We had Humphrey Bogart and Lauren Bacall, Gareth Edwards and Phil Bennett, Eric Clapton and Jack Bruce. Every piece of seminal art seems to require a partnership of sorts, and as wine is art I tend to think that the Helderberg/ Simonsberg Cabernet Sauvignon partnership plays a profound role in colouring in the South African wine canvas.
The beautiful individuality of each region, separated by mere kilometres and a valley, delivers Cabernets of such stark contrast and unique, beguiling power that it is nothing else than a tremendous privilege to have them in the local wine basket.
Recent deliveries accentuated this, and quite spectacularly so, with the arrival of the Rust-en-Vrede Cabernet Sauvignon 2008 and the Kanonkop Cabernet Sauvignon 2007 in a solicited wine parcel.
Lying on the Helderberg side, it is no secret that Rust-en-Vrede has tweaked its Cabernet style over the past few vintages. This is not so much the result of Coenie Snyman taking over the reins from Louis Strydom as proprietor Jean Engelbrecht’s realisation that the modern palate is leaning a bit to the ripe instead of the more charming Old World austerity his previous generations seeked ?+¦-+???+¦-ú?-¦?+¦-ú?+¦+¦ and found ?+¦-+???+¦-ú?-¦?+¦-ú?+¦+¦ with amazing results. The result is wines that harness the sun and a luxurious bright plumminess, while allowing the Helderberg’s unique clay and shale soils to leave a haunting breadth and depth to the wines.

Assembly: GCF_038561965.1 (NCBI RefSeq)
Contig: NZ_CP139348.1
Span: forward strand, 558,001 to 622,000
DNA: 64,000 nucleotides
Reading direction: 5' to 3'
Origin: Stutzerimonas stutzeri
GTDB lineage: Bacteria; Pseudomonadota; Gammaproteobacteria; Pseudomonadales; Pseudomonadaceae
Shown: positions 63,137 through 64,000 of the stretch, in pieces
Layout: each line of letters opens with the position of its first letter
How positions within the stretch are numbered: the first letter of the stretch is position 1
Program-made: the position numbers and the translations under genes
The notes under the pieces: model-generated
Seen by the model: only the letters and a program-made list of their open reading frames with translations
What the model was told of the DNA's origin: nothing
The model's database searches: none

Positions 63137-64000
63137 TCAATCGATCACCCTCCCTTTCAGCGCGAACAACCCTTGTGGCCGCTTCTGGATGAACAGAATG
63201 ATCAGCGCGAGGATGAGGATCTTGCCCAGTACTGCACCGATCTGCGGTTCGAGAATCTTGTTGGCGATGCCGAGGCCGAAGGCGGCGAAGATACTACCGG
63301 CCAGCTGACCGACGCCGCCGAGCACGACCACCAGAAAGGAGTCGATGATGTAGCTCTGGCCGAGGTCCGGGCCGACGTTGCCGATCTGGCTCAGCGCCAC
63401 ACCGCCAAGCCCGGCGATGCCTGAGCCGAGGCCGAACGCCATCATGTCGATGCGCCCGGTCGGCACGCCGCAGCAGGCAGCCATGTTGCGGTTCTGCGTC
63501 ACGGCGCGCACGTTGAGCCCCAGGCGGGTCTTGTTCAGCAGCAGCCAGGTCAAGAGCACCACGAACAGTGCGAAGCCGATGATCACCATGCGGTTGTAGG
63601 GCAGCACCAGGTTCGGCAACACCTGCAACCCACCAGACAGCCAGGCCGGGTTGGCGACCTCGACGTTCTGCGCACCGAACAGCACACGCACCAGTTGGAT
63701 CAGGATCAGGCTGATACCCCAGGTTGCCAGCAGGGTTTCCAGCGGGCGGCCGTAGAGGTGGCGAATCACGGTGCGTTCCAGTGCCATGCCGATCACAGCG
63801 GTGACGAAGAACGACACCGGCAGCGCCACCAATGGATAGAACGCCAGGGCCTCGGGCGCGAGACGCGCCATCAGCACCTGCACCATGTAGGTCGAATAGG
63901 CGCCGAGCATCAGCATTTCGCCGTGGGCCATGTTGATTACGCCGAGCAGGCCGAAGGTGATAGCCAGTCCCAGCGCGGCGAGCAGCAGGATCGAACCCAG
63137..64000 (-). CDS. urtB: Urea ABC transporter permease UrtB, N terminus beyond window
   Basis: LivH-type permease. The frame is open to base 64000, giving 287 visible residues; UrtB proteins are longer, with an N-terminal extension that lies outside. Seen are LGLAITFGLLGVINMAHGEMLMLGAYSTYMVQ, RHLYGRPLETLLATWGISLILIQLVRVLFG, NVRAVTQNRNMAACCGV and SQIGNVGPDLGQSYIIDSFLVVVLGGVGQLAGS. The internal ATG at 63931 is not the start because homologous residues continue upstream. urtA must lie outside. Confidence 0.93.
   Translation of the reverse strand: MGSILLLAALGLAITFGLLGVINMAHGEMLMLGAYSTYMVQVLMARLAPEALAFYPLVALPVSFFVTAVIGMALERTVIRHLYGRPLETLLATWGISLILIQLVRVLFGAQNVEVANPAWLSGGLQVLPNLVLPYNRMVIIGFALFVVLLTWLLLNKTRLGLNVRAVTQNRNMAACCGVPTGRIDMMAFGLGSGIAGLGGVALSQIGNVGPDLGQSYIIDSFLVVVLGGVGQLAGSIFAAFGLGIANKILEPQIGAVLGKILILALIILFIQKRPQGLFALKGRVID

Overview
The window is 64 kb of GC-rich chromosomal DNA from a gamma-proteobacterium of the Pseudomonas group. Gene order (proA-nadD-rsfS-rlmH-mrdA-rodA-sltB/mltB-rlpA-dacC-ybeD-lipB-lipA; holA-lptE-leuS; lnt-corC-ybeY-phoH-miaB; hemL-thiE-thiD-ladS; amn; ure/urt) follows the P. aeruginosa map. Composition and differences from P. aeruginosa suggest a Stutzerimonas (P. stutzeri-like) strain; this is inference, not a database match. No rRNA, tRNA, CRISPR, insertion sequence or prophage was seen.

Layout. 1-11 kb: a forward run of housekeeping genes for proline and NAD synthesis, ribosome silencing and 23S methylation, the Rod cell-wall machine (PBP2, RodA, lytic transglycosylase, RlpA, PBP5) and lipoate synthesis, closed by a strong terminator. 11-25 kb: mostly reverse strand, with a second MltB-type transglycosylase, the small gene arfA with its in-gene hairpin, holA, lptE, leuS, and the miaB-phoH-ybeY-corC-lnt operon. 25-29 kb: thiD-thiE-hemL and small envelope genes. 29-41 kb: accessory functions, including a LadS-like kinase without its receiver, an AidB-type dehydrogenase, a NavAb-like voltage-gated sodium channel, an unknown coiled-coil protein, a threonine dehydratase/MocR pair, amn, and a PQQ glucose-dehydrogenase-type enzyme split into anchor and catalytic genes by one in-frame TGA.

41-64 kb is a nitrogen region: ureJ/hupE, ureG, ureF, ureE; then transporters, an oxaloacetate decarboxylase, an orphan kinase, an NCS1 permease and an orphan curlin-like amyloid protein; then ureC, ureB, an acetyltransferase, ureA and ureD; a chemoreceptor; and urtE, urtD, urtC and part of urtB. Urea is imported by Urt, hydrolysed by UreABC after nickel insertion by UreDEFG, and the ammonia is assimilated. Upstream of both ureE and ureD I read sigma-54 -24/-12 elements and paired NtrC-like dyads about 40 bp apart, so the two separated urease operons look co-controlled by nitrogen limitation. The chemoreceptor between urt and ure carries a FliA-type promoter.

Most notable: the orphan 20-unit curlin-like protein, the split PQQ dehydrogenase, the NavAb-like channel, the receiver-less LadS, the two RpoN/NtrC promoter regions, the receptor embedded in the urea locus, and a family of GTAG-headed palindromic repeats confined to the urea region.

Nowhere in the Rust-en-Vrede portfolio is this harmony more evident than in the Cabernet Sauvignon, and the 2008 is a spectacular example.
Compared to the 2007, which won Snyman the Diner’s Club Winemaker of the Year for 2009, Rust-en-Vrede Cabernet Sauvignon 2008 is chunkier, grittier, more guts. It is all Proudly South African: in-your-face with a heady perfume of dry Malay spice, prunes and oozing overripe fig. On the palate the wine is lovely and grainy: crushed hazelnut and black fruit with a brush of fynbos and smoke.
The mouth-feel is fuller than a Christo Wiese briefcase at Heathrow customs, with a long, lean aftertaste you’ll still remember at dawn.
While Engelbrecht may have style variations, Kanonkop proprietor Johann Krige believes in the “don’t reinvent the wheel” adage. And the Cabernet Sauvignon 2007 underscores Kanonkop’s pedigree as arguably South Africa’s leading red wine farm.
From the outset the wine is drier, restrained classical. You also get that whiff of granite and pine-needle Thelema’s Gyles Webb refers to as “Simonsberg centipede”, very unique to Kanonkop and its immediate neighbours.
Less exposed to the sun than Rust-en-Vrede and its neighbours, Kanonkop captures a taut and lean frame, dressing the figure in multi-coloured fruity velvet robes and finishing the work off with a hat brimming with power and grip.
The Kanonkop Cabernet Sauvignon 2007 is not as fleshy, showy as the flagship Paul Sauer blend. Yet there is something about the farm’s Cabernet Sauvignon that makes it a more interesting, cerebral wine.
Place a glass next to one filled with Rust-en-Vrede’s 2008, and I’m ready to take on the world with the rest of South Africa.
Play it again, Sam.
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